The System is designed to help those in the hospitality industry manage their purchasing, stock control and time. Along with calculating a theoretical cost to the business the system can also calculate the potential sales and allow you to compare this against the actual sales per product. The system will then show you this information at the product level highlighting the difference between the two.
The following document outlines how the potential sales figure is calculated and what reports can be used to view this information.
Potential Sales Reporting
- The potential sales can be used to estimate surplus/loss in revenue based on the assigned recipe price. Potential sales does not factor in any ‘allowed’ discount values; such as buy one get one free offers, as the system expects that each menu item will be sold at the assigned price.
- Potential sales calculations on the system will only work if the allocated menu item sales prices are kept up to date on FnB. Discrepancies between the allocated sales price and the price registered on the till will cause variances between actual and potential sales.
- Once potential sales figures have been activated the total variance in potential sales will be displayed on the management figures. The potential GP figures shown use the actual cost of sales and potential sales to provide profit and GP% figures.
Fig 1 - Management Figures Showing Potential Sales Analysis
- Activating the use of potential sales also alters the last column of the stock reconciliation report to show you difference in potential sales rather than the difference in the weighted average value of the product.
How is the Potential Sales Variance Calculated?
- The potential sales figure is calculated by taking the quantity of the product used and multiplying this by the allocated menu item net sales price.
- If a product is used within multiple recipes, the system uses the recipe which has the highest cost contribution of the product; if two menu items have the same cost contribution, the recipe with the lowest GP percentage is used when calculating the potential sales.
- The potential sales variance can be seen when running the stock reconciliation report. The difference between the actual net sales and the potential net sales is displayed in the last column.
Fig 2 - Stock Reconciliation Report
- To understand where this variance has come from please see the relevant calculation below:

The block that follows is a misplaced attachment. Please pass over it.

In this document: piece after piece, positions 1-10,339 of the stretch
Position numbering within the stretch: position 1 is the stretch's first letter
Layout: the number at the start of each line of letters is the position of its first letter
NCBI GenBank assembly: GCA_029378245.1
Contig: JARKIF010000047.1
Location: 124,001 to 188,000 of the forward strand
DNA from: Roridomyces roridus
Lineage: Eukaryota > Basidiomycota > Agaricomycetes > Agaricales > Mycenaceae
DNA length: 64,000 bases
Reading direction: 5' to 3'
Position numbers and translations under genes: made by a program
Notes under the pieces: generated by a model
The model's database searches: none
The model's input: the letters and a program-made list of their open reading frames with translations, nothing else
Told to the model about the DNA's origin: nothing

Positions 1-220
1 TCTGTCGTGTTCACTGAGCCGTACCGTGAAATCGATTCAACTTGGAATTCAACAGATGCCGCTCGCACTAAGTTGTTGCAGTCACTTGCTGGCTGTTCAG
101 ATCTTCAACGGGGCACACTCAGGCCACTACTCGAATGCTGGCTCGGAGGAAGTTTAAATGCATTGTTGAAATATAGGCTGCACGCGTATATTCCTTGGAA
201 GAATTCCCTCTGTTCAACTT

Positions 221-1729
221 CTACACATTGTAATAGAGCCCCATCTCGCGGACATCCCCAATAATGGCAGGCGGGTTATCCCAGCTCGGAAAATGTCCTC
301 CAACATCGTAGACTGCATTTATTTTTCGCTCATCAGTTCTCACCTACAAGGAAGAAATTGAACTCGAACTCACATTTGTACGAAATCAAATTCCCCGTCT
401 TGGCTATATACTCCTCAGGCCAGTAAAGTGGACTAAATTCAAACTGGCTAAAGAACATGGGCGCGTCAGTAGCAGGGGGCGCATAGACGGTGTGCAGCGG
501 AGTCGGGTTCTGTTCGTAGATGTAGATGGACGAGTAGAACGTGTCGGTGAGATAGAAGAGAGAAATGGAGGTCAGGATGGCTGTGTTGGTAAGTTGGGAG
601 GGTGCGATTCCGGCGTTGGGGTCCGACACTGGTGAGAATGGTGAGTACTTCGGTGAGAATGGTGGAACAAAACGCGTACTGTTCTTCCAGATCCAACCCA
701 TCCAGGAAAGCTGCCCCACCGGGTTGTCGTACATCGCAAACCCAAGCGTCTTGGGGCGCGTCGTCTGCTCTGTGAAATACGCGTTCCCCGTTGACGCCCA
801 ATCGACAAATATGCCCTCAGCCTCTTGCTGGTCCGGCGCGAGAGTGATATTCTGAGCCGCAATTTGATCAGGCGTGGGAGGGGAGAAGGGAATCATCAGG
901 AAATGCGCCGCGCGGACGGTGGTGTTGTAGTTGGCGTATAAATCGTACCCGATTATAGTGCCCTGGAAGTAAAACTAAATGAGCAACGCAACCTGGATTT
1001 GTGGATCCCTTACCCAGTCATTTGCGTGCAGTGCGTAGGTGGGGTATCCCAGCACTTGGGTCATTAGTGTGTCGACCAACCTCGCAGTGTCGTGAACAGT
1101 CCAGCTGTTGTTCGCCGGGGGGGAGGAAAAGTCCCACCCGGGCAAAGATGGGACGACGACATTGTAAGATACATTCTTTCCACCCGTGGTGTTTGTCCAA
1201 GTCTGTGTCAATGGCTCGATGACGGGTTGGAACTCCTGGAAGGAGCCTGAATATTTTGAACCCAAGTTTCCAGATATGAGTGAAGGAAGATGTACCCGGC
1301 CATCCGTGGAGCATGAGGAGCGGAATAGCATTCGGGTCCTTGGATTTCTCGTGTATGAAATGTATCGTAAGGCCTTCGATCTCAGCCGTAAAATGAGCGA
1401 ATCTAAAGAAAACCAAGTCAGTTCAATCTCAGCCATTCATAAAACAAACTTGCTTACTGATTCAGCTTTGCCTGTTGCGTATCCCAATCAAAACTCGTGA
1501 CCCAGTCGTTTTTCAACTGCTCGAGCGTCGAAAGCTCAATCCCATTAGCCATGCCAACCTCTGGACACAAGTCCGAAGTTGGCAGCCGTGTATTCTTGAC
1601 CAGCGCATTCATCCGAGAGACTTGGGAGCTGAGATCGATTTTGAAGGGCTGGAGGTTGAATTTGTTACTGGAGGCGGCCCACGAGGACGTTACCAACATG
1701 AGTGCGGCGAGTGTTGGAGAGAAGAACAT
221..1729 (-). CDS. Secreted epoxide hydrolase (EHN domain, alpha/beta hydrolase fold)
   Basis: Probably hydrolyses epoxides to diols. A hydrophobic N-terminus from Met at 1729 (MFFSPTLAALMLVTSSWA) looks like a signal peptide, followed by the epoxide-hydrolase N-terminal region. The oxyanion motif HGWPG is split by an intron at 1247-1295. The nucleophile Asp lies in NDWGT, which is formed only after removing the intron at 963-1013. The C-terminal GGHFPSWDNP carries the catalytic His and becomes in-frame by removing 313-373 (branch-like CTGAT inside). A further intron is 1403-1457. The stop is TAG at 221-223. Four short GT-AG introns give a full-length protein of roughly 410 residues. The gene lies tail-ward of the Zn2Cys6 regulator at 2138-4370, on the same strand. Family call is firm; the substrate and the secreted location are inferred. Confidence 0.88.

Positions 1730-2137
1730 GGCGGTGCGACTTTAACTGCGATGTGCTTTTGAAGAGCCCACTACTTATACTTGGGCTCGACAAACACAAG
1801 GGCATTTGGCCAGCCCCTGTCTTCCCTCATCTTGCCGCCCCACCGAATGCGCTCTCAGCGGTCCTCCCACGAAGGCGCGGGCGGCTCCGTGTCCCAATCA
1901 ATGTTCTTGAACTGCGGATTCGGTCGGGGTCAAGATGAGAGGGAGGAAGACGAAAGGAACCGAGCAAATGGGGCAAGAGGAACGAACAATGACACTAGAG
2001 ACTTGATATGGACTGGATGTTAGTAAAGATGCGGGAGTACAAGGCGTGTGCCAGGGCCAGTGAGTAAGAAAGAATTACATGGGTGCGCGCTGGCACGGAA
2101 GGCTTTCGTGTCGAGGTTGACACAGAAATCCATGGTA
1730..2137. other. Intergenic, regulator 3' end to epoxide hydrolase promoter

- Actual sales per product can be identified by running the ‘Salesmix report by Product’ report; this shows the quantity and value of the sales per product.
- This is reconciled back to the product from the menu items sold and the % of each ingredient within the menu item.
Fig 3 - Sales Mix Report
- To identify which sales price will be used when calculating the potential sales for a product, for example ‘Le Paz Merlot’ the relevant menu items where this product is used must be identified.
- When searching for the product at site level select the additional PLU tab to view the menu items, relevant measurements and sales prices associated with each menu item.
Fig 4 - Additional PLU Tab
- In this example Le Paz Merlot is used in 2 menu items; the logic applied when calculating potential sales will select the sales price for the menu item with the highest contributing cost, which is the bottle in this example.
- To calculate the potential sales the usage of the product is multiple against the selected menu item assigned sales price:
- Potential Net Sales = Usage (46.1) x (£13.50/1.2) = £518.63
Fig 5 - Stock Reconciliation Report for ‘Le Paz Merlot’.
- This is then compared with the actual net sales to give the difference in potential sales:
Reasons for Variance in Potential Sales
The potential sales is reliant on up to date assigned menu item costs to produce the correct figure, however there are multiple reasons why there could be a variance.
- Incorrect assigned recipe sales price at site will mean that the potential sales calculated is not in line with the businesses current pricing structure.
- Potential sales do not factor in ‘allowed’ discounts from incentives such as marketing offers, BOGOF or complimentary goods for customers.
- Potential sales may be less than the actual is because the system is using the highest cost priced recipe –if that’s a bottle of wine, its more than likely that more money will be made from selling glasses of wine than a bottle
- Potential sales uses the usage figure when generating the potential sales, if there was an operational error with the data entered and the usage figure was incorrect the potential sales figure will also be incorrect.
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